Entertainment & Arts

Jimmy Ruffin, Motown singer, dies aged 78

Jimmy Ruffin, pictured in 1998
Image caption Ruffin, pictured in 1998, was approached to join the Temptations before his brother

Jimmy Ruffin, the Motown performer who scored his biggest hit with 1966's What Becomes of the Broken Hearted, has died at the age of 78.

News of his death follows reports last month that he was seriously ill and in intensive care at a Las Vegas hospital.

Born in Mississippi, Ruffin moved to Detroit in the early 1960s and was signed to Motown's Miracle label.

He moved to the UK in the 1980s, where he recorded songs with Paul Weller and Heaven 17.

Ruffin's other hits included I've Passed This Way Before, Gonna Give Her All the Love I Got and Hold On To My Love, a top 10 hit in 1980.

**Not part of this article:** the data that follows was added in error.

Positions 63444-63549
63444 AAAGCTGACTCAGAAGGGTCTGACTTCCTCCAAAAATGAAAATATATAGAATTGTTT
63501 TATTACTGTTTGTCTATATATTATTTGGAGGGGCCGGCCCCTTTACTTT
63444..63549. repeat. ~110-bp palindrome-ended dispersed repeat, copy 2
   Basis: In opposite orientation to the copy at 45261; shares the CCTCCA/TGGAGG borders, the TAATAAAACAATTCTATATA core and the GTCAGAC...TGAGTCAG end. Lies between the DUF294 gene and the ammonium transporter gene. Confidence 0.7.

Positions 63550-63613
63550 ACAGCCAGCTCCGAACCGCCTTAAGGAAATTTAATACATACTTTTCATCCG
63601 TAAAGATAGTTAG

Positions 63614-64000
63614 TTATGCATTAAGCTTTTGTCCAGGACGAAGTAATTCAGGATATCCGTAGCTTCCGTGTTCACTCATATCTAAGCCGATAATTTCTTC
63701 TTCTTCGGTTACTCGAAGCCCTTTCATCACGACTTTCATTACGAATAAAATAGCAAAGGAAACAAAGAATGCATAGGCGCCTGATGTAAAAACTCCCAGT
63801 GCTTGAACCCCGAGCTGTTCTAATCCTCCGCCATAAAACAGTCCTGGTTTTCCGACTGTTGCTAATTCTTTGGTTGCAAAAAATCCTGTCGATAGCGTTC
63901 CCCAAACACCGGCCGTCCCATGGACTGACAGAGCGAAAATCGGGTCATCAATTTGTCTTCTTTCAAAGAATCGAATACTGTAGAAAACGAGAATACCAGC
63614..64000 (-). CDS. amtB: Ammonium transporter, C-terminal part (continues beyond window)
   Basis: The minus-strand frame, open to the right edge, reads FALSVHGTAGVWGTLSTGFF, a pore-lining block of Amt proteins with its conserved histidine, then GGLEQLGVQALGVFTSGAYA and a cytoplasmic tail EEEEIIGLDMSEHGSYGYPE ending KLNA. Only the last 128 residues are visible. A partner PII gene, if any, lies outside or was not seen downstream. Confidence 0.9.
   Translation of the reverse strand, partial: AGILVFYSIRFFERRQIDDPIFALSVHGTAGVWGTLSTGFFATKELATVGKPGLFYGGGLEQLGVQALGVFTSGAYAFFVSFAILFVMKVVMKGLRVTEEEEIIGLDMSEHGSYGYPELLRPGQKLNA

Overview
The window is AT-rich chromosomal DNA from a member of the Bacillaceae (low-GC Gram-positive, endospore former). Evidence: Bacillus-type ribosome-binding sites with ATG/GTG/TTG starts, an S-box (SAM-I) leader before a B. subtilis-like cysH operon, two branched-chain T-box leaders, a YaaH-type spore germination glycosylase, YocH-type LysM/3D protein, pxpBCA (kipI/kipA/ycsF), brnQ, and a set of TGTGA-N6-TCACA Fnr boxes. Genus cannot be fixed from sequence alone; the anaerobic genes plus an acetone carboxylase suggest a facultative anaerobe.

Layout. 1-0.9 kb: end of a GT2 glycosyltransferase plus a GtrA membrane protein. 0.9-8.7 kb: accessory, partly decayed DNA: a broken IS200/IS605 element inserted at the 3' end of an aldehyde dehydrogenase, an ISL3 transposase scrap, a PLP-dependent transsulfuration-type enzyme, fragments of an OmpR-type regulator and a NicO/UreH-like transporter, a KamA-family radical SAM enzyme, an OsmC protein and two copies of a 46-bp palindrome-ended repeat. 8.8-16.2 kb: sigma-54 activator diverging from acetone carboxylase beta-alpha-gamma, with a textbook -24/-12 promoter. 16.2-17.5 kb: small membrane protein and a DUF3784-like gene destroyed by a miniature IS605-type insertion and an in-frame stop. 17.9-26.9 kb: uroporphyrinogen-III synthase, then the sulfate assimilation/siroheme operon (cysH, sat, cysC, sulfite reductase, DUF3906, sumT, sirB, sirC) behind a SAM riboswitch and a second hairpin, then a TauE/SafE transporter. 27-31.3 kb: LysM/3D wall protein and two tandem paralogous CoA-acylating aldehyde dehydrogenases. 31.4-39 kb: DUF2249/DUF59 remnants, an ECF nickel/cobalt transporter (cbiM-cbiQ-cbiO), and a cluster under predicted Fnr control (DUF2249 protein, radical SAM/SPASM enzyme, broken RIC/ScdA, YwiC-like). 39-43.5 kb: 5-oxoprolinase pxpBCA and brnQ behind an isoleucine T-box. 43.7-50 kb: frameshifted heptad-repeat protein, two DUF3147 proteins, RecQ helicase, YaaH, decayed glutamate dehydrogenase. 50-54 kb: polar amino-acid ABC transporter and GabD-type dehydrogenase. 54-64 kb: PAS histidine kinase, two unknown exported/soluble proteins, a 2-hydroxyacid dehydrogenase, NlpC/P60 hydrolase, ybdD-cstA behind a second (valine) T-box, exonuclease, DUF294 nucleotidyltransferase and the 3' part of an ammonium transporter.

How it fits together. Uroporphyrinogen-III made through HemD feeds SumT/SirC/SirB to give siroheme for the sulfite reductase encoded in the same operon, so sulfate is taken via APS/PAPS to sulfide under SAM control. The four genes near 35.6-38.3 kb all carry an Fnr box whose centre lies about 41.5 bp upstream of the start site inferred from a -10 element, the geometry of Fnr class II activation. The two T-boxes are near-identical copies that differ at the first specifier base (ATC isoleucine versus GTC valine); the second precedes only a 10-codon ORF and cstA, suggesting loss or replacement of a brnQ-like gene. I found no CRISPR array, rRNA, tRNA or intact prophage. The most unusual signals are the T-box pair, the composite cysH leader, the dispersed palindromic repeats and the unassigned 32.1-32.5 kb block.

His younger brother David, one of the early members of the Temptations, died in 1991 of a drug overdose, prompting his sibling to become an anti-drug campaigner.

A family statement said that Ruffin was "a rare type of man who left his mark on the music industry".

"We will treasure the many fond and wonderful memories we all have of him" the statement said.

Motown Records founder Berry Gordy said he was a "phenomenal singer".

"He was truly underrated because we were also fortunate to have his brother, David, as the lead singer of The Temptations, who got so much acclaim" he told Rolling Stone.

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Media captionJimmy Ruffin sings his biggest hit What Becomes of the Broken Hearted

Ruffin's other credits include Jimmy Ruffin's Sweet Soul Music, a seven-part series he made for BBC Radio 2 in the 1990s.

His last album, There Will Never Be Another You, was released in 2012.

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